Issues with radiocarbon dating
One task that has been successful is the restoration of the original entrance to allow sunlight to enter the cave.
In 1999, a handful of researchers witnessed this event for the first time in 15,000 years.
In other words, the cave painting at Lascaux is most likely to date back to about 15,000-17,000 BCE, with the earliest art being created no later than 17,000 BCE.
Furthermore, the unity of style found in the drawings and engravings at Lascaux, indicates that most were created during a relatively short period of time, perhaps less than two millennia.
Alternatively, to compare Lascaux with the earliest caves, see: El Castillo Cave Paintings (39,000 BCE).
To understand how Lascaux's cave painting fits into the evolution of Stone Age culture, see: Prehistoric Art Timeline.This view is further supported by the 'Placard type' style of geometrical signs in the cave.According to paleolithic scholar Jean Clottes, they are very similar to the 'chimney' signs found in the Pech-Merle cave paintings (Lot, France), whose art dates back as far as 25,000 BCE.In 1983, an exact replica of the Great Hall of the Bulls and the Painted Gallery - created under Monique Peytral and known as "Lascaux II" - was opened a few hundred metres from the original cave, and it is this replica that visitors see today.In addition, a full range of Lascaux's parietal art can be viewed at the Centre of Prehistoric Art, located close by at Le Thot.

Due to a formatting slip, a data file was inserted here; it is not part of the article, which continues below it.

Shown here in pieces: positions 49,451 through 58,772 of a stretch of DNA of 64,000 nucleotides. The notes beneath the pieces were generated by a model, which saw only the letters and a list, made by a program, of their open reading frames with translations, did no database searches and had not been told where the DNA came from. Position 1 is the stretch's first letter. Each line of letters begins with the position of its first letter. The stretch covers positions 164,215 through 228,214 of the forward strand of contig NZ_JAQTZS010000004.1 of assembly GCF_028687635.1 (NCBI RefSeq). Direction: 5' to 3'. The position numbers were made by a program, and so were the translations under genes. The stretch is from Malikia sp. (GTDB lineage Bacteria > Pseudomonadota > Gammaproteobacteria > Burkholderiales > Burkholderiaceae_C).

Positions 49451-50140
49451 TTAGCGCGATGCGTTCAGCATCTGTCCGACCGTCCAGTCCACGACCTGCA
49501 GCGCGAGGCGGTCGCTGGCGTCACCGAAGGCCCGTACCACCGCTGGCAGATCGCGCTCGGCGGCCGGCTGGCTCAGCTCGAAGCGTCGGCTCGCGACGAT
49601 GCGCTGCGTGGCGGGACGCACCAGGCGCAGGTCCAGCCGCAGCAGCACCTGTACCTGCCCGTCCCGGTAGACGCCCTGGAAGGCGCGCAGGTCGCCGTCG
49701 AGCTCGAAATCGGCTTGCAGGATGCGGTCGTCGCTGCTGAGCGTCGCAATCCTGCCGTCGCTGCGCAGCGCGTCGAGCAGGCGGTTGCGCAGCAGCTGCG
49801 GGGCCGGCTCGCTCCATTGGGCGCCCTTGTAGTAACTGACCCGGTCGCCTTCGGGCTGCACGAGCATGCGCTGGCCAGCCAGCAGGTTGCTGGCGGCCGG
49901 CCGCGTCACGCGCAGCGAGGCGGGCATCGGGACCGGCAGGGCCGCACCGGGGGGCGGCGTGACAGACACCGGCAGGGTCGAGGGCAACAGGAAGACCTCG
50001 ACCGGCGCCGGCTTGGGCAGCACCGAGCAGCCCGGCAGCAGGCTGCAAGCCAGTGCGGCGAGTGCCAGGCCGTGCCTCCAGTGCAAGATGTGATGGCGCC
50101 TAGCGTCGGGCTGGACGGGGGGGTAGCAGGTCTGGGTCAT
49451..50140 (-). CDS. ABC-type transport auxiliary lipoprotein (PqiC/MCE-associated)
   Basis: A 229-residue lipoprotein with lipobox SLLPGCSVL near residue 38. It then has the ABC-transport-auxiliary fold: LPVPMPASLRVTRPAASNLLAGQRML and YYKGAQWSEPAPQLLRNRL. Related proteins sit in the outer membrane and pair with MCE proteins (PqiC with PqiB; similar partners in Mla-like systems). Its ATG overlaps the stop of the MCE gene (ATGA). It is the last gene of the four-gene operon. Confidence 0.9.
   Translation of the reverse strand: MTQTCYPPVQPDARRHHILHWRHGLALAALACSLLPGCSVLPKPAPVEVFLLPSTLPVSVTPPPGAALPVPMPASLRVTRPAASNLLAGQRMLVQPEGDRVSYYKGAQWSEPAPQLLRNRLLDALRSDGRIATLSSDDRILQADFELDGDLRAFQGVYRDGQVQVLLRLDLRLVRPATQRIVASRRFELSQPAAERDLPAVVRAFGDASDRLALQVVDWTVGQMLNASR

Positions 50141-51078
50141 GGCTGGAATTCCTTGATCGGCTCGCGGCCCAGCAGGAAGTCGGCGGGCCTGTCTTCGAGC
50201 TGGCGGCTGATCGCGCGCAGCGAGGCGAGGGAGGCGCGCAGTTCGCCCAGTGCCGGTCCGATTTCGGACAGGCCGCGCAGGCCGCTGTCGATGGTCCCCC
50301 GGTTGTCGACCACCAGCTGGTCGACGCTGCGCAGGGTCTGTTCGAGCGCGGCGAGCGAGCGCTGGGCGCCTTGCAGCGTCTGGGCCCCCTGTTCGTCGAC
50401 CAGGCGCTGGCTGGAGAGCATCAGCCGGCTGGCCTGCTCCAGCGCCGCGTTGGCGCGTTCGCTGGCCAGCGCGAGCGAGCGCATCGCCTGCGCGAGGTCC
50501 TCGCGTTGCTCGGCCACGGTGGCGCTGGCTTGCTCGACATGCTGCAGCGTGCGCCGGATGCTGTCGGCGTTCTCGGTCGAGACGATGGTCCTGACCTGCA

As one enters the main area (the Rotunda) the first image one encounters is a horse's head and neck with a fuzzy mane. Other notable pictures found in the Hall of the Bulls include the Frieze of the Black Horses (a long line of aurochs and horses), the Frieze of the Small Stags, heads of some six bulls, a headless horse and a bear.